4) Finding Others: This stage encompasses the process of realizing that there are other kinky people out there and often takes place after the age of 11. The discovery of other kinky people often occurs via the internet, magazines, and is often accompanied by a feeling of kinship, such as finding their home, tribe, people, or family. This stage often includes a process of developing resilience against kink-related stigma and developing a positive sense of kink identity. Physically attending a kinky club, group, event, or conference also often comes up during this stage, though typically not until they are at least 18 years old.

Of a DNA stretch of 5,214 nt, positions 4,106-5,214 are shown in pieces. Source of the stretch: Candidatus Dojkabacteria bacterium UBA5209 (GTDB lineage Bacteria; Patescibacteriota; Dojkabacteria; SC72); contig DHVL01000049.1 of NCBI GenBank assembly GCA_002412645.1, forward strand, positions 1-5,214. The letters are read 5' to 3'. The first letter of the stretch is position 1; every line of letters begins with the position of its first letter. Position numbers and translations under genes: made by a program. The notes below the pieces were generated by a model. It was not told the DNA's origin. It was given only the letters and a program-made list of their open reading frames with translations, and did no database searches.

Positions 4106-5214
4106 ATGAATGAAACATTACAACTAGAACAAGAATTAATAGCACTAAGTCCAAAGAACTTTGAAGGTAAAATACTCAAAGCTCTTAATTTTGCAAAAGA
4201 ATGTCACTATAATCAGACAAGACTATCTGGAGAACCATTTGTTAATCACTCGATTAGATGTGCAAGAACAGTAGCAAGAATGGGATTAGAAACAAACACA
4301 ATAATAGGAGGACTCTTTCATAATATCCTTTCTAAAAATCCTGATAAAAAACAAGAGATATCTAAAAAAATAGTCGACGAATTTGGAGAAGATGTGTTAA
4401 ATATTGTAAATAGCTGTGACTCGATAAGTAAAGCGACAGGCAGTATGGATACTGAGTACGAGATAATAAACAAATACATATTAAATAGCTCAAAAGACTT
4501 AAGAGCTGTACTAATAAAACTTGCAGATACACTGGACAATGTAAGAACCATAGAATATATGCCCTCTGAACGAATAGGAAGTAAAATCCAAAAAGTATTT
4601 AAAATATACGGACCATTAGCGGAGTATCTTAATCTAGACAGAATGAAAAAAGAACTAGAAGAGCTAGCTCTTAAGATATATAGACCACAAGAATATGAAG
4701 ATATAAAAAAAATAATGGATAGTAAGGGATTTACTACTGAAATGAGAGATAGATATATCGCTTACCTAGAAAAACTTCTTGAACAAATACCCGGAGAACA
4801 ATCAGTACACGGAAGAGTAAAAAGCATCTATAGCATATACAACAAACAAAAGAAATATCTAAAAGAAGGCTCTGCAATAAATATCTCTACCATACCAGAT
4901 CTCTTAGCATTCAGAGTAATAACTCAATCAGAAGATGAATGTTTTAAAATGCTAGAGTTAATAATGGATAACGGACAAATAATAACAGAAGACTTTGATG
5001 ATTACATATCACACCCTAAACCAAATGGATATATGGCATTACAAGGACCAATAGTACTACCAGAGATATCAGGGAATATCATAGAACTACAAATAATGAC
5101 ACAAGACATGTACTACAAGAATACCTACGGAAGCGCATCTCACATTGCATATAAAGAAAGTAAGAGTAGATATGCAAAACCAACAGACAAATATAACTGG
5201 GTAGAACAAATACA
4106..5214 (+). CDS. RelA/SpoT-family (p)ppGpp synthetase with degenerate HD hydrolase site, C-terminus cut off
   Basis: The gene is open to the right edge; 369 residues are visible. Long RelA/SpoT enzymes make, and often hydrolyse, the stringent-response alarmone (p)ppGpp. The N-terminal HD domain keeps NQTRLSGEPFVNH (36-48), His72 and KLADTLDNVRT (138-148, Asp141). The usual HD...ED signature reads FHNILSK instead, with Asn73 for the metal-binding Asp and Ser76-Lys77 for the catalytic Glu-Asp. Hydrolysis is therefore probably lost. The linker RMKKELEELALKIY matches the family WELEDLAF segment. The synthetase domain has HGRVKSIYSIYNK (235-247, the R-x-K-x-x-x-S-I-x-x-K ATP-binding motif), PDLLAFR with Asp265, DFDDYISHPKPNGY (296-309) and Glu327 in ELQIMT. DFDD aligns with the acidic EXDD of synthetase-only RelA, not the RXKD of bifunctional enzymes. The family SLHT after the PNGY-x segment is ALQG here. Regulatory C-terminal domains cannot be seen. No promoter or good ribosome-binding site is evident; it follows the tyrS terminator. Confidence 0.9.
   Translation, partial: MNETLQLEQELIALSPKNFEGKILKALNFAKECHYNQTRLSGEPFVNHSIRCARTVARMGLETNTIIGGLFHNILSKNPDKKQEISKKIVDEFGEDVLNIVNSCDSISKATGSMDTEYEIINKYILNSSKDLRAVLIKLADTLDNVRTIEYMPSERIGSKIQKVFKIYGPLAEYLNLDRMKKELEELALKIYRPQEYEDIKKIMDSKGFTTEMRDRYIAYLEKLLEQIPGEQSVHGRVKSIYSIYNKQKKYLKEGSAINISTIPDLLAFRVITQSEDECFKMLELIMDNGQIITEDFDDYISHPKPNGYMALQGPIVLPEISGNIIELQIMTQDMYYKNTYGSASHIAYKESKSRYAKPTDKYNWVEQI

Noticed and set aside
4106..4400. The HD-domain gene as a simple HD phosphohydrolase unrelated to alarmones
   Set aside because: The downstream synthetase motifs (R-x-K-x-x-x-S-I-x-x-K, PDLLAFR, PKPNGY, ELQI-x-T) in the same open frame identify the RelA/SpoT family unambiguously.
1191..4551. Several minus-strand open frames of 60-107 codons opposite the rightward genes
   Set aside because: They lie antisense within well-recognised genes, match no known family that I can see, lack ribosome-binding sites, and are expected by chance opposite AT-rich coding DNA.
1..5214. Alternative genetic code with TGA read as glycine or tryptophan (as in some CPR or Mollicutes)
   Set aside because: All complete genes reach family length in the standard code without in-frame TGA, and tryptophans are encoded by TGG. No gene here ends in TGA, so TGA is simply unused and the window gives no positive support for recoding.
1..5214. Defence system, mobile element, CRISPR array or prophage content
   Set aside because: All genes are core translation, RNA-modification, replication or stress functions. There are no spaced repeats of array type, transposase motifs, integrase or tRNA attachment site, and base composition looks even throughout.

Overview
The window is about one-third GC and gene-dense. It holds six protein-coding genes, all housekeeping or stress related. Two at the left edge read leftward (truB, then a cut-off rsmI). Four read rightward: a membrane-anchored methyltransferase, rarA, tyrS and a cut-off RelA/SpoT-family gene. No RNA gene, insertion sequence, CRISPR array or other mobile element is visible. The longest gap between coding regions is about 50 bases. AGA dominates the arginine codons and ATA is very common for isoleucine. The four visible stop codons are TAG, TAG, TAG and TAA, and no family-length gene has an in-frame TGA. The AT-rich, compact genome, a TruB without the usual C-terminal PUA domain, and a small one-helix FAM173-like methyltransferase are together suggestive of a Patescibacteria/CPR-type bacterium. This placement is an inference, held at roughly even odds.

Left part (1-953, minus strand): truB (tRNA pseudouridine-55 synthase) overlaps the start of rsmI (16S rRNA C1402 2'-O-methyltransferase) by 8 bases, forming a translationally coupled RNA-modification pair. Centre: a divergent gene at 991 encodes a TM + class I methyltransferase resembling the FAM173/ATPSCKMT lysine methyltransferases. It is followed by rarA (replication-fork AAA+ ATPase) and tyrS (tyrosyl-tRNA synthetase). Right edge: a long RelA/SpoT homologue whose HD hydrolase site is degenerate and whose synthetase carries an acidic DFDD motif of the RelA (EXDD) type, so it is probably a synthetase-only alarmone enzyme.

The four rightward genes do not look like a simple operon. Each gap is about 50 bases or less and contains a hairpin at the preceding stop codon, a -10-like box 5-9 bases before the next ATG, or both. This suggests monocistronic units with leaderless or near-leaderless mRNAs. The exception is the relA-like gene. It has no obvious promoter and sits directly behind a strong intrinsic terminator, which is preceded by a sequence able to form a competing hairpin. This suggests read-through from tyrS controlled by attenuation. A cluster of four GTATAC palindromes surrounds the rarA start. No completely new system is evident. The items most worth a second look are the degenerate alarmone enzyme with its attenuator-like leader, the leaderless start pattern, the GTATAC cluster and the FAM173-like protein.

In July of 2012, when I was 23, I wrote a description of several categories of "identity weirdness" I'd discovered, including ABDL and transabled. I had absolutely no inclination that either would be in any way relevant to my identity, or any idea that it was anything more than my ongoing special interest in psychology and my recent encounters with a trans boy that led me to be interested in the subject. (Ironically, I've since realized I am somewhere on the spectrum of each of those, though not the particular points I described in that post.) Around that time, I remember wondering briefly if I might be interested in ABDL, and then firmly shutting away the possibility because I didn't want my life to get harder.